SINGAPORE--The rise of social media, IT consumerization and mobile computing is changing the enterprise security landscape and organizations here do demonstrate awareness of the potential business risk. But while local businesses are taking appropriate measures to protect themselves, they do not have holistic security strategies in place that are robust enough to deal with the threats, according to new findings from a Symantec survey.
The IT security vendor said significant industry trends were driving security concerns among businesses in the region. As organizations deal with the proliferation of smartphones and tablets in the enterprises, along with the popularity of social media, they also grapple with new security challenges.
Some 52 percent of Singapore organizations polled in the survey identified social media and the consumerization of IT as areas that increased the difficulty of providing cybersecurity. Fifty percent pointed to mobile computing.
Another 50 percent listed targeted attacks that zeroed in on specific organizations for political or economic reasons such as Stuxnet.
Conducted via phone interviews in April and May this year, the survey polled 200 companies in Singapore to explore the state of cybersecurity efforts of organization of all sizes. Globally, 3,300 employees across 36 countries were surveyed, of which 1,600 respondents were from 12 Asia-Pacific countries which, apart from Singapore, also included China, Hong Kong, India, Indonesia, Japan, Malaysia and the Philippines.
"Growing adoption of technologies such as social media, mobile computing and the consumerization of IT has brought about new security challenges for Singapore enterprises, even as companies are ramping up their cybersecurity efforts," said Tan Yuh Woei, country manager of Symantec Singapore.
He added that while it was clear attackers were using "more targeted, sophisticated and silent tactics" to steal data and wreak havoc, organisations must be aware and address the risks brought about by internal unintentional actions that might cause breaches.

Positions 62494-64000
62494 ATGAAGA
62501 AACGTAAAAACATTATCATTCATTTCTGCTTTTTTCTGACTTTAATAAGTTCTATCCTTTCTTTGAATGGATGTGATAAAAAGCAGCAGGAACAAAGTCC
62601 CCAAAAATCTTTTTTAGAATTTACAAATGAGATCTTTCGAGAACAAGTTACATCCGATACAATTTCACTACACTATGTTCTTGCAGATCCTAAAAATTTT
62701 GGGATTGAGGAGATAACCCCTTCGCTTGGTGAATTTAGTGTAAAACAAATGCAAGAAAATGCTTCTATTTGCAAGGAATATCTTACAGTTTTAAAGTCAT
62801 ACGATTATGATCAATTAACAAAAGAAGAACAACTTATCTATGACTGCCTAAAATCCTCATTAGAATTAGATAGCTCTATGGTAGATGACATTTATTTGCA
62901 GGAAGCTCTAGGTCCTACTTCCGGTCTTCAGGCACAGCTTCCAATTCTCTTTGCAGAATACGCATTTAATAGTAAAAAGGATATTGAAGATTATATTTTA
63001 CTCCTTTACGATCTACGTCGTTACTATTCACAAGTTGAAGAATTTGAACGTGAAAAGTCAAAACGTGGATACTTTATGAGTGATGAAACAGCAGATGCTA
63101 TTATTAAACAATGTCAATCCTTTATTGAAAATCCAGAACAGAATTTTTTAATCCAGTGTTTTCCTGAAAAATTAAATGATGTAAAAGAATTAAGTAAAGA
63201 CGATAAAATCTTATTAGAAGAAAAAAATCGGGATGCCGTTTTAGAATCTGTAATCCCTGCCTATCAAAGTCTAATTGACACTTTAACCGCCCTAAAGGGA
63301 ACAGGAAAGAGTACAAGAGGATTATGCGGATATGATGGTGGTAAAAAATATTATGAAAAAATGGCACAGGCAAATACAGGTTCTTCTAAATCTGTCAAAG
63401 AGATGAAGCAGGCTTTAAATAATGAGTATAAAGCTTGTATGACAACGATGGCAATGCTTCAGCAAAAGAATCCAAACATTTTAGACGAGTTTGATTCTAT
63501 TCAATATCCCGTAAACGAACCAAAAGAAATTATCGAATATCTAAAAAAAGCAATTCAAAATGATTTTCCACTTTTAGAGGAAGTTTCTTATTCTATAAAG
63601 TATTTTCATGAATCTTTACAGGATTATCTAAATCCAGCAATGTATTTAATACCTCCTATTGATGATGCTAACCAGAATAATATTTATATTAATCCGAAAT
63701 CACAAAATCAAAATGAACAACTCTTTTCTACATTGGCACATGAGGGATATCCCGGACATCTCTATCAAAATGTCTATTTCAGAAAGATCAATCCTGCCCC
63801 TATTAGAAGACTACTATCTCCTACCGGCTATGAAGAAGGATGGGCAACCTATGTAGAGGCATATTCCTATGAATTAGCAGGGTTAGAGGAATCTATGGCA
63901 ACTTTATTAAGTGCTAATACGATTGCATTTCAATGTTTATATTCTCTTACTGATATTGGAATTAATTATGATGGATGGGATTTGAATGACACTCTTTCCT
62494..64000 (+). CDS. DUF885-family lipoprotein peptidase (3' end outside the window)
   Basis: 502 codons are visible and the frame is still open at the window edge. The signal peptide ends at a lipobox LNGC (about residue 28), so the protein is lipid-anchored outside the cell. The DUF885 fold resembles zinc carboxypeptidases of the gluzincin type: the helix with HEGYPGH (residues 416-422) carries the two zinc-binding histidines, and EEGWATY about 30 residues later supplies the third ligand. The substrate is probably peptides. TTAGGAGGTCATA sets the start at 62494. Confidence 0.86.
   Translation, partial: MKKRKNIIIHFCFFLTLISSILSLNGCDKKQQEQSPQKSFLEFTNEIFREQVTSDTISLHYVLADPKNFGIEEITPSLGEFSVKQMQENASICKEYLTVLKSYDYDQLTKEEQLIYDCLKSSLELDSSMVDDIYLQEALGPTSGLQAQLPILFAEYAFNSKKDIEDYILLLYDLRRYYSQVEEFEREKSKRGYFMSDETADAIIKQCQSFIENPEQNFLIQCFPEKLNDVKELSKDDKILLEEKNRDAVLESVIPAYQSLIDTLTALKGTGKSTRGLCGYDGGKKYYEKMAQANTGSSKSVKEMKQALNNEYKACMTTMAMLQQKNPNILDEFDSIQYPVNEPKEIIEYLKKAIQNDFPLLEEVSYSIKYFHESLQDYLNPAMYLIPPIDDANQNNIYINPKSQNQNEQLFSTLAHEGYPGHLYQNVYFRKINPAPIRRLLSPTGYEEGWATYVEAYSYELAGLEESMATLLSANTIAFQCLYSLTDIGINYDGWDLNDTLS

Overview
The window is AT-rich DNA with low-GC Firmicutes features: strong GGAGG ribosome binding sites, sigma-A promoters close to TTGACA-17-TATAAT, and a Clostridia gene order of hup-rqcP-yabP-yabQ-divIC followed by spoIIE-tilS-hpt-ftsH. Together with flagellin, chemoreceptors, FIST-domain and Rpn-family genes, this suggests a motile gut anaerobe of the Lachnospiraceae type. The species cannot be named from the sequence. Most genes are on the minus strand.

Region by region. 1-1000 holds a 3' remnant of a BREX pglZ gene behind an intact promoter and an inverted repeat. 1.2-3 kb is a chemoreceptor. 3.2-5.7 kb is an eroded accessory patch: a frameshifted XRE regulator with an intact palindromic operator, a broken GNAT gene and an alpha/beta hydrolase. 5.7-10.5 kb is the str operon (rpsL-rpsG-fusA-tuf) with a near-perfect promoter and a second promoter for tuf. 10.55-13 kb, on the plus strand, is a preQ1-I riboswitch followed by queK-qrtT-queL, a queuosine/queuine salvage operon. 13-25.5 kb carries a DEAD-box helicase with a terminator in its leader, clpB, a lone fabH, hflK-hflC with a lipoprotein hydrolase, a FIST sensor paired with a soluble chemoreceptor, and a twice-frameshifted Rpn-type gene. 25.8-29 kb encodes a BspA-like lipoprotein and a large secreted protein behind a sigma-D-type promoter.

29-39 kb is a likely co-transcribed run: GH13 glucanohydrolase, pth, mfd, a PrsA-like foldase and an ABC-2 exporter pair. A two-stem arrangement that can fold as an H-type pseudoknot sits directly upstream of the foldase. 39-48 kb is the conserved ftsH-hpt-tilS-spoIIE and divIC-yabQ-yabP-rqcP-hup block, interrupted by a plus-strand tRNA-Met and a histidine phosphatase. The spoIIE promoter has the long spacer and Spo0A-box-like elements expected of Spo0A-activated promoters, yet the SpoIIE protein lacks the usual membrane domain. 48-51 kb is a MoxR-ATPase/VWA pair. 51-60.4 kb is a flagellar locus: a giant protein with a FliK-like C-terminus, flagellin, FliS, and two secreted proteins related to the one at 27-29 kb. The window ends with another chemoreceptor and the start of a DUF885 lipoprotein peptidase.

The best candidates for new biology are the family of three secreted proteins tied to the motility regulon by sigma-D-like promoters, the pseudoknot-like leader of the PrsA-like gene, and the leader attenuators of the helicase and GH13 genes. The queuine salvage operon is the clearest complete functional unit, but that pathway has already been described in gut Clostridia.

In the past 12 months, 67 percent of Singapore organizations said they experienced cyberattacks, which was a slight increase from last year's 66 percent. However, while 20 percent cited an increase in the frequency of attacks--compared no increase reported last year--fewer companies experienced losses from such attacks this year, at 95 percent, down 5 percent from 2010, Symantec revealed.
Local businesses continued to experience cyberattacks though, with 17 percent experiencing them on a regular basis, 67 percent seeing attacks in the past 12 months, and 20 percent noting that the frequency of attacks were on the rise. The top attack vectors highlighted were social engineering, malicious codes and unintentional internal actions.
Some 95 percent of Singapore companies saw losses from cyberattacks from downtime suffered, theft of customer's identity information, and theft of other corporate data. Some 83 percent of losses translated to monetary costs incurred from lost time and productivity, revenue and costs to comply with regulations after an attack.
Awareness present, strategies not so
Singapore businesses believed keeping their operations and information secure was of prime importance, with 44 percent indicating that cybersecurity was somewhat or significantly more important now than it was a year ago.
While local companies faced a variety of risks including natural disasters, traditional crime and terrorism, respondents ranked cyberattacks as their top concern, followed by IT incidents caused by insiders and internally generated IT-related threats. The top three concerns were related to data and network security.
To address security pitfalls, Singapore businesses were increasing staffing levels and budgets for their IT department, adding the most staff in network security, user training and awareness and risk management. Bigger budgets were also pumped to boost security initiatives in network, Web security and security for private cloud.
Based on their own assessment, 54 percent of respondents said they were doing somewhat or extremely well in addressing routine security measures, followed closely by demonstrating compliance which was highlighted by 52 percent of local companies. Some 51 percent said they were doing likewise for security attacks or breaches.
However, Singapore respondents were not doing as well in pursuing strategic security initiatives or innovative security measures, Kwee Anping senior technical consultant of Symantec Singapore told ZDNet Asia in a phone interview.
He observed that organizations put a lot of emphasis on network security and risk management but were lacking in terms of focusing on IT policies to govern how companies conducted IT security business. Kwee explained that without IT policies, it would not be possible to prioritize a baseline of risks due to what was lacking in their business.
Asked if Singapore organizations saw returns on investment (ROI) in security, he noted that most organizations saw security as "non-revenue generating".
"Intangible benefits of investment in security are really looking at securing their brand names, reputation and trust gained from doing business with their customers and partners," he said. "These are the benefits, rather than monetary returns."
"To defend themselves against such rapidly evolving threats, it is critical for businesses to deploy innovative security solutions and best practices that the industry is delivering to stay protected both externally and from within," Tan added.